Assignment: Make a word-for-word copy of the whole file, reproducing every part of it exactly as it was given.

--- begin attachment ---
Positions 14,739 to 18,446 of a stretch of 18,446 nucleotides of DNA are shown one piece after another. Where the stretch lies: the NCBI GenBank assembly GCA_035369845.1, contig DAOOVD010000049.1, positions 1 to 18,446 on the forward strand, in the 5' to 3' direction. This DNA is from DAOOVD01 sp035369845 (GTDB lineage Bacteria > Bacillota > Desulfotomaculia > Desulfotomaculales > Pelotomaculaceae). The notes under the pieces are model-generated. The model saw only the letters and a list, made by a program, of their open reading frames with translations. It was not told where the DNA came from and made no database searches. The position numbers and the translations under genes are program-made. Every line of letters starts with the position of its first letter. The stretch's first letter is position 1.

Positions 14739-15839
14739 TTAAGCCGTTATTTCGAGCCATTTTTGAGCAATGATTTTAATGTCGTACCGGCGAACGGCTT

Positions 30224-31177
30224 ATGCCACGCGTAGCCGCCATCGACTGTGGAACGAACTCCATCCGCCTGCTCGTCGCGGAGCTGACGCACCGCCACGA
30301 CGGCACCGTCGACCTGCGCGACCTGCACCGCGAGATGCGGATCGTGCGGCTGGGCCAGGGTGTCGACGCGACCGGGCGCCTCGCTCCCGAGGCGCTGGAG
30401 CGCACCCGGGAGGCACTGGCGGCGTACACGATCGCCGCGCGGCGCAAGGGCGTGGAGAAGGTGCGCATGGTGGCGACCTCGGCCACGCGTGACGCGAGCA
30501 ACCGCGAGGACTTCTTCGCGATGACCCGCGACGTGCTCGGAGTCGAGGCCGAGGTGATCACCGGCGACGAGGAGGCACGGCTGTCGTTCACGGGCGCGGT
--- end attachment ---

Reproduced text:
Positions 14,739 to 18,446 of a stretch of 18,446 nucleotides of DNA are shown one piece after another. Where the stretch lies: the NCBI GenBank assembly GCA_035369845.1, contig DAOOVD010000049.1, positions 1 to 18,446 on the forward strand, in the 5' to 3' direction. This DNA is from DAOOVD01 sp035369845 (GTDB lineage Bacteria > Bacillota > Desulfotomaculia > Desulfotomaculales > Pelotomaculaceae). The notes under the pieces are model-generated. The model saw only the letters and a list, made by a program, of their open reading frames with translations. It was not told where the DNA came from and made no database searches. The position numbers and the translations under genes are program-made. Every line of letters starts with the position of its first letter. The stretch's first letter is position 1.

Positions 14739-15839
14739 TTAAGCCGTTATTTCGAGCCATTTTTGAGCAATGATTTTAATGTCGTACCGGCGAACGGCTT

Positions 30224-31177
30224 ATGCCACGCGTAGCCGCCATCGACTGTGGAACGAACTCCATCCGCCTGCTCGTCGCGGAGCTGACGCACCGCCACGA
30301 CGGCACCGTCGACCTGCGCGACCTGCACCGCGAGATGCGGATCGTGCGGCTGGGCCAGGGTGTCGACGCGACCGGGCGCCTCGCTCCCGAGGCGCTGGAG
30401 CGCACCCGGGAGGCACTGGCGGCGTACACGATCGCCGCGCGGCGCAAGGGCGTGGAGAAGGTGCGCATGGTGGCGACCTCGGCCACGCGTGACGCGAGCA
30501 ACCGCGAGGACTTCTTCGCGATGACCCGCGACGTGCTCGGAGTCGAGGCCGAGGTGATCACCGGCGACGAGGAGGCACGGCTGTCGTTCACGGGCGCGGT